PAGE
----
Degreed CEO David Blake Wants To Reward Life-Long Learning

In 2012, when David Blake launched Degreed–an

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In 2012, when David Blake launched Degreed–an online platform where individuals and organizations can discover, track, and measure all their learning and skills–his mission was, as he puts it, to “jailbreak the degree.” Blake was taking on the educational establishment, which, he believes, “has given universities a monopoly on credentials and defining who is educated. They have the keys to opportunity in the market, and they are a gatekeeper at the front of the path towards upward mobility. I thought that was really unfair.”

Coursera, an online learning

Stamping out student plagiarism is

ClassDojo today is announcing that

Voxy raises $12 mill …

Learning a new language can feel very

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Learning a new language can feel very academic, which is why Voxy is making the experience more practical by drawing on content from real world news, events, and locations. The edtech startup today announced new funding of $12 million to further develop its e-learning app. “Rather than teaching phrases that are not relevant to our learners’ needs, like ‘Janie kicks the ball’, we deliver real English content that is updated daily,” wrote Voxy CEO Paul Gollash, in an email to VentureBeat. Voxy’s users study with videos of people accomplishing daily tasks, audio recordings of real-life situations, karaoke-style music lessons, and current news stories.

Coursera, an online learning

Stamping out student plagiarism is

ClassDojo today is announcing that

Raise.me grabs $12 m …

Preston Silverman got the idea for Raise.me,

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Preston Silverman got the idea for Raise.me, a startup that has created a clever new way for students to receive financial aid, while working as a volunteer at a school for untouchables in India called Shanti Bhavan. Taking a break from his job at a strategic consultancy that focused on emerging markets, Silverman was convinced that the educational system in the U.S. was just as broken as the one he was seeing in India and realized there had to be a better way.

Coursera, an online learning

Stamping out student plagiarism is

ClassDojo today is announcing that

MasterClass raises $ …

If you want to learn something new, learn it

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If you want to learn something new, learn it from the master. That’s the thesis behind MasterClass, which offers tennis tips from Serena Williams, cooking advice from Gordon Ramsay and vocal training from Christina Aguilera. The startup has online courses from leaders in their field, charging about $90 for the hours long sessions. Students also have access to the community and instructor Q&As.

Coursera, an online learning

Stamping out student plagiarism is

ClassDojo today is announcing that

CampusLogic Raises $ …

CAMPUSLOGIC, an online student financial aid

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CAMPUSLOGIC, an online student financial aid platform, on March 2 announced it has raised $10 million in Series B funding. Led by 4.0 Partners, the money will support the expansion of CampusLogic’s digital financial aid tools, which aim to help students navigate financial aid forms and assist administrators in sending out personalized award letters. The funding will also go towards furthering development of CampusLogic’s recently acquired net price calculator, which calculates potential costs and financial options for students looking into attending a specific institution.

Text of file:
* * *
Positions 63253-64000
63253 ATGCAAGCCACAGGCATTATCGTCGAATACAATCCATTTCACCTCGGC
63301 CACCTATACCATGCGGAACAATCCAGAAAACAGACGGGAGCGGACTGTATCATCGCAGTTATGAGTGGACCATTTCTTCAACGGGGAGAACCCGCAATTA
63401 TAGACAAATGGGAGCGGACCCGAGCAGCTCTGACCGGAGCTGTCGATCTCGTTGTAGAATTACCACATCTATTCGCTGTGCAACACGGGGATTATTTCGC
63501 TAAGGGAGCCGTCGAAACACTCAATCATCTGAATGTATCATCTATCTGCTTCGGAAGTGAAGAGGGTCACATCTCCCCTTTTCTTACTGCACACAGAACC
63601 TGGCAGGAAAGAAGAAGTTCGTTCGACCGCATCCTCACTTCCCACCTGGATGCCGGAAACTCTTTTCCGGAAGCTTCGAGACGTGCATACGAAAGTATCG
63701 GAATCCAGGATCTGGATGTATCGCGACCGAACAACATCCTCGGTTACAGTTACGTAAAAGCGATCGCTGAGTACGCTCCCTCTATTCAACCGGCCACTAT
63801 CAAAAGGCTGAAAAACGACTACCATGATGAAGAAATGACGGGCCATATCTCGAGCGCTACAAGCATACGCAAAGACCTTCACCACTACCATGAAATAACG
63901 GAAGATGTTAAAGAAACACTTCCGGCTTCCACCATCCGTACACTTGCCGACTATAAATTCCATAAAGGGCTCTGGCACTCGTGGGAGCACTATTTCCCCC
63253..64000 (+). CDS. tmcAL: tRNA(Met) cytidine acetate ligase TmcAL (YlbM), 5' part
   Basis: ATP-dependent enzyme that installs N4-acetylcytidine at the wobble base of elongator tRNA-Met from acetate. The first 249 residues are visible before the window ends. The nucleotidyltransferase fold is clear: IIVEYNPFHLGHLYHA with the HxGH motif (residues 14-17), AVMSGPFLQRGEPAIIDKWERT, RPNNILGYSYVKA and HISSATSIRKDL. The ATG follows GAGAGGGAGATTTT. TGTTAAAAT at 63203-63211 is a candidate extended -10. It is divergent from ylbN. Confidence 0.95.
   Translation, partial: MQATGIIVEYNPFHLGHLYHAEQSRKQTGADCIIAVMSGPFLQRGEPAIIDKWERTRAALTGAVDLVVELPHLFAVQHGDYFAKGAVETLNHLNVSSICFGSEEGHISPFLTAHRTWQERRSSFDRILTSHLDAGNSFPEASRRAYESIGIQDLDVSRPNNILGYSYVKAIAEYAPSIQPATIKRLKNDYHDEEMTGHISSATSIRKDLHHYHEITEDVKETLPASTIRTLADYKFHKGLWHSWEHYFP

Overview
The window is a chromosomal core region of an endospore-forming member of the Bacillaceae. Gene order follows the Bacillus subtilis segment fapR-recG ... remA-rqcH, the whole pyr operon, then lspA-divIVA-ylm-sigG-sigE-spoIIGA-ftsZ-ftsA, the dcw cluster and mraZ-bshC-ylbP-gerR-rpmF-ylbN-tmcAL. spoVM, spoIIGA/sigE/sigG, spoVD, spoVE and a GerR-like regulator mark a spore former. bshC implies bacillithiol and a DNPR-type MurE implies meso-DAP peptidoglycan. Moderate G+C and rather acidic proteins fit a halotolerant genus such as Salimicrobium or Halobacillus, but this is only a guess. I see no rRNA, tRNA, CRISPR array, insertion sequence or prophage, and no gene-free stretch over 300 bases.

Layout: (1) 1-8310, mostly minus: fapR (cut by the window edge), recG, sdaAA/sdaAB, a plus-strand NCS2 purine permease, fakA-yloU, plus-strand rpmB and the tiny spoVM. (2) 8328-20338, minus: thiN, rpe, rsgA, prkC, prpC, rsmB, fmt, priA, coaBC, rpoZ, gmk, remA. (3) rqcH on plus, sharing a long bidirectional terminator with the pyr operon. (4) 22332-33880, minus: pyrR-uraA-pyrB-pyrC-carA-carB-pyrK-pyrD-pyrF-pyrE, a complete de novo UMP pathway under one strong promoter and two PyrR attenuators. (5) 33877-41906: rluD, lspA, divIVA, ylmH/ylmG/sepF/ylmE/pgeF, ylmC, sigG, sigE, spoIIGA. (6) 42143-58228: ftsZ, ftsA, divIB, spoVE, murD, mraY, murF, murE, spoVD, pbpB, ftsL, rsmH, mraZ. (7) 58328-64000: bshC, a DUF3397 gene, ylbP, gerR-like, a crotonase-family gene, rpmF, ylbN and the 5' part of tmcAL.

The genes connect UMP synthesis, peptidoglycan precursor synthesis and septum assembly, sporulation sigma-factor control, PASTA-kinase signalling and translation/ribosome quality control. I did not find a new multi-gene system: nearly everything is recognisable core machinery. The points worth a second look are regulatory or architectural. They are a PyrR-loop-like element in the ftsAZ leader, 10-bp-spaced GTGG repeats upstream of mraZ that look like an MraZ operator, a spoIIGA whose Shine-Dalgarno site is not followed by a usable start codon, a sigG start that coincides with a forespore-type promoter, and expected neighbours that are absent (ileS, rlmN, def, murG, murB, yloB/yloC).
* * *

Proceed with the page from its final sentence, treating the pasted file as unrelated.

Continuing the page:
Coursera, an online learning

Stamping out student plagiarism is

ClassDojo today is announcing that

Behavioral science s …

San Francisco-based Motimatic, a behavioral

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San Francisco-based Motimatic, a behavioral science startup, has raised $3.4 million in Series A funding. University Ventures and New Markets Venture Partners led the round with participation from GSV, the Jefferson Education Accelerator and Mike McCaffery, former CEO of the Stanford Management Corporation.

Coursera, an online learning

Stamping out student plagiarism is

ClassDojo today is announcing that

Nearpod raises $21 m …

Nearly 80% percent of American adults have

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Nearly 80% percent of American adults have smartphones these days, according to Pew Research. And the kids are catching up, studies from the Kaiser Family Foundation suggest. Now, an education tech startup called Nearpod  has raised $21 million in venture funding to help teachers turn mobile devices into a positive force for learning in the classroom, rather than a distraction they must fight against. Nearpod CEO Guido Kovalskys, who cofounded the company with Felipe Sommer and Emiliano Abramzon in 2012, described the startup’s products as: “Software and content that teachers can incorporate into their day-to-day instruction without any additional work.” The company’s platform is free for teachers to use, but they, or more often their schools or school districts, pay for access to Nearpod’s premium lessons and features.

Coursera, an online learning

Stamping out student plagiarism is

ClassDojo today is announcing that

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